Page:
Religious Beliefs of a Pseudo-intellectual
In the last week’s rainy day Sunday post I outlined what caused me to split from the formalized church, or ?organized religion?. This week I’m going to tackle my religious thoughts. Last week I included a footer noting that my thoughts were controversial, I think that warning should go at the start of this article. To Christians who believe in what they believe in without having ever questioned any of it, parts of this post will probably border on blasphemy.
Now that you’ve been forewarned, let us continue…
As was mentioned in my previous post, I was raised in the Christian church. Methodist to be exact. My younger years were informed by weekly Sunday school attendance, and participation in church youth groups and Bible studies. To make complete my prototypical ?Christian? upbringing, I was even home schooled for the majority of my primary education ? using the ABeka school curriculum. If you’re not aware of ABeka, you need only visit the local private Christian school to find it. Their American history books reveal the influence of backlash culture in their writing. The fall of the stock market in ‘29? Caused by farmers and their self-interested desire for paper money. The Klu Klux Klan? A social group dedicated to the preservation of Anglo-American culture that was unfortunately briefly acquiesced, by radicals who deviated from its original and intended purposes. Science? A field full of fools who had turned their back on the rational teaching of the Bible in favor of circular arguments such as the practice of archaeologists where bones and materials are dated by the layer of earth in which they were found and the layer of dirt is aged by the artifacts that are found in it (they seriously spent a full page ?debunking? that topic!) … You get the picture.
It was no fault of my parents, they were using what was available to them. Thankfully, they encouraged discussion about what was being covered and acknowledged that the source of the material should be taken into consideration. ABeka’s backlash inspired history and science books actually inspired a backlash of its own. I became a liberal, in the original sense of the word. I questioned what I was being told, whether it was from a history book, the nightly news, or the pulpit.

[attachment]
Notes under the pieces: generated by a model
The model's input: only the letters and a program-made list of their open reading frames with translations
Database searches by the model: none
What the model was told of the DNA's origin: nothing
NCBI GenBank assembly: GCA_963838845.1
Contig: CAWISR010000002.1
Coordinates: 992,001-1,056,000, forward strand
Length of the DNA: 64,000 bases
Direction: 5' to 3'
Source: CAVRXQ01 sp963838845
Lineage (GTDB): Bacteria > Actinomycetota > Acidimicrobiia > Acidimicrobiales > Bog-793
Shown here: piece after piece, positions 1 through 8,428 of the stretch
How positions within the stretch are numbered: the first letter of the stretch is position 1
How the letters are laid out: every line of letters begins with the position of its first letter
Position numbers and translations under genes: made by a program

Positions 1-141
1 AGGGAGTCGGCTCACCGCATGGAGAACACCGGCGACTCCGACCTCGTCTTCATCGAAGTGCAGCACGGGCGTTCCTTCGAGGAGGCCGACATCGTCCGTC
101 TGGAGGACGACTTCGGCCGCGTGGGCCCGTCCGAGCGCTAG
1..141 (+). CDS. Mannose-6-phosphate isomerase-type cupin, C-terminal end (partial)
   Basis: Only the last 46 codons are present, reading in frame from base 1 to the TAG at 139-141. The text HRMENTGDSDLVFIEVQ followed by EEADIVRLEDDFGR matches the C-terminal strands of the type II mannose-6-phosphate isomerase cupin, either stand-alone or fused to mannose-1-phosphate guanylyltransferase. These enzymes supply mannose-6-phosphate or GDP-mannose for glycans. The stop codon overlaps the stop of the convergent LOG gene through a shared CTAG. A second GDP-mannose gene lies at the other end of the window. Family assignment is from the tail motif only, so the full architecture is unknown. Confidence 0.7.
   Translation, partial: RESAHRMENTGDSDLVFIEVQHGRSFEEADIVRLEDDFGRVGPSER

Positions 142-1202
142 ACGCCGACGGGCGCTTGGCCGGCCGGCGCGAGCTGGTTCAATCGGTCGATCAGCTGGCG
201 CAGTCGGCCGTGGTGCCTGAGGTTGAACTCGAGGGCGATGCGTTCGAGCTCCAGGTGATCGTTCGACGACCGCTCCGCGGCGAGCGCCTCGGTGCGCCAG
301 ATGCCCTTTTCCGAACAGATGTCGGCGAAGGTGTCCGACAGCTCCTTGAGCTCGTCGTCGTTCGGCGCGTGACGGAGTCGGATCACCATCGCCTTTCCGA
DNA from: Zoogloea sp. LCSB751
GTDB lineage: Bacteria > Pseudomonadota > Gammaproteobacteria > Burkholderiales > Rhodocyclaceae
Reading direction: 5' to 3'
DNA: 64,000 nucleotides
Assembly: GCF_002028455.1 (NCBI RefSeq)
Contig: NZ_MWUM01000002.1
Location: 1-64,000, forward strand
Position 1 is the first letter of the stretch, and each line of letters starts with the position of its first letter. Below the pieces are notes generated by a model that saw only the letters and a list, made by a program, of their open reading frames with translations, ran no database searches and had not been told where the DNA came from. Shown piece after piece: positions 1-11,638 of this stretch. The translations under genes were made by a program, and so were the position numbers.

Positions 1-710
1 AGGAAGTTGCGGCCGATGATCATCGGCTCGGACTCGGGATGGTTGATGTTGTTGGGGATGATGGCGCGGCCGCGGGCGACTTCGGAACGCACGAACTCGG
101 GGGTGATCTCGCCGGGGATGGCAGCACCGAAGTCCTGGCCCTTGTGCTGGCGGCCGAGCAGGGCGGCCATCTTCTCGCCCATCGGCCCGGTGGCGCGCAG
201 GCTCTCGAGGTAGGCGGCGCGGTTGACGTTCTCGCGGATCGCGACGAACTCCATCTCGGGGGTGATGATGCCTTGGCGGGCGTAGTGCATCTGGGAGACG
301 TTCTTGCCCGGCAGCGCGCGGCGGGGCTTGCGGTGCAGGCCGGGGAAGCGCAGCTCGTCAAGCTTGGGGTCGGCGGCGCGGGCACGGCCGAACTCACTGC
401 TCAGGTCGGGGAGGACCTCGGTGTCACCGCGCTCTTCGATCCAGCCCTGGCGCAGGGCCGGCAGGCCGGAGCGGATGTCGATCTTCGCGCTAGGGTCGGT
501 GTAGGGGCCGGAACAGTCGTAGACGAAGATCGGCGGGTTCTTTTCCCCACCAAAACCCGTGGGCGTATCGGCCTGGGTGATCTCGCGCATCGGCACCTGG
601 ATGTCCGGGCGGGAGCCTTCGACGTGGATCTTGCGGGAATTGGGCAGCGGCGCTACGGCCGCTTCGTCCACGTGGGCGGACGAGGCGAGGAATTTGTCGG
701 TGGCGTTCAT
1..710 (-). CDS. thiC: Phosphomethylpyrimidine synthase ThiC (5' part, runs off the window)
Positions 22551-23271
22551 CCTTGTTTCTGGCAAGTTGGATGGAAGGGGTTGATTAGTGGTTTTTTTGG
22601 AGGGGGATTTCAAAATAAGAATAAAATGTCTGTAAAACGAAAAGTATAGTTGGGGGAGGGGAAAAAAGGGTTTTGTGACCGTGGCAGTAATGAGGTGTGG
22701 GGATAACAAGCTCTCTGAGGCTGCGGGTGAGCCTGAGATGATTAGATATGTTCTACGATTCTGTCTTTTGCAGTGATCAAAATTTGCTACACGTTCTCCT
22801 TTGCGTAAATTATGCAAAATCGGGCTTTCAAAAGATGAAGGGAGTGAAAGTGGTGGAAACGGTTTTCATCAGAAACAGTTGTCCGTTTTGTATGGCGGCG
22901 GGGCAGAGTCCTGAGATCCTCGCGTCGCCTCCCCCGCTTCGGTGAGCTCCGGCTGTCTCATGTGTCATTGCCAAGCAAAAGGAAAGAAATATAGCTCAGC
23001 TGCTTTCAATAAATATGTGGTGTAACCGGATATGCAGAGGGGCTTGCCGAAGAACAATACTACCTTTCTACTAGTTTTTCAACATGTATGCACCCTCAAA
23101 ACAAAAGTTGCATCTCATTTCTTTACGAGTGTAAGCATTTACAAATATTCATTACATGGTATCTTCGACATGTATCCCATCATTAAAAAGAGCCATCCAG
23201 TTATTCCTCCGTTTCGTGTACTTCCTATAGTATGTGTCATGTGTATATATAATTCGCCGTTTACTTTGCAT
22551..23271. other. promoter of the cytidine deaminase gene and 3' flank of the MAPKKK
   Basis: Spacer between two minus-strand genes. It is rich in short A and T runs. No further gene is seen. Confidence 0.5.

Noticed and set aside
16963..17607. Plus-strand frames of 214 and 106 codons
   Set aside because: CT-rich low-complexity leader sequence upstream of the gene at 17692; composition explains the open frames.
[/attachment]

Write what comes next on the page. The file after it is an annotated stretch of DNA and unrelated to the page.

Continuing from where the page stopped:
This questioning got me curious in other religions. If Christianity was supposed to be the way, what about all of the other religions? Had they got some part of it right, were they all damned to hell, or were they all getting to the same mountain top by a different route? After some amateur investigation, I determined that at their core nearly every religion or philosophy has the very same message ? we’re all in this together and should be our brother’s keeper. To me, this is the epitome of ?love your neighbor as yourself.? These revelations all came at a very volatile time in my spiritual life ? the witch burnings I mentioned in last week’s article. As I started to look at my Bible, I started to realize that every definitive answer ? every black and white ?truth? ? wasn’t presented by Jesus in the gospels, rather they were presented later by Paul, or those writing under Paul’s name.
Homosexuality is a sin? Look no further than Paul. A woman’s place? Jesus seemed to include them, but Paul took care of that. The divinity of Christ? Jesus said ?you say I am?, Paul swore that was a yes. I started to see a pattern emerge. Paul and those writing as him had perverted Christianity. He took a philosophy, a way of life ? love your neighbor as yourself ? and turned it into a religion. Acts documents an argument between Paul and Peter. Ironically, Paul came down on the side of disregarding the old traditions and allowing anyone to become a Christian. Those writing in his name later would append this view to fit their view of who should be excluded. The widespread acceptance as gospel truth what came after the Gospels started me questioning even more…
Then I discovered the gnostic gospels, in particular the Gospel of Thomas. There is one passage that drove the final nail into the coffin of organized Christianity. I will paraphrase it here:
The disciples asked, ?Teacher, where should we look for the Kingdom of Heaven??
Jesus replied, ?Some say look to the heavens, but I say not for if the Kingdom of Heaven was in the heavens, surely the birds would get there before you. Some say it is below us, but I say not for if the Kingdom of Heaven was below us, surely the fish would get there before you. I say look inside, for the Kingdom of Heaven resides in each of us.?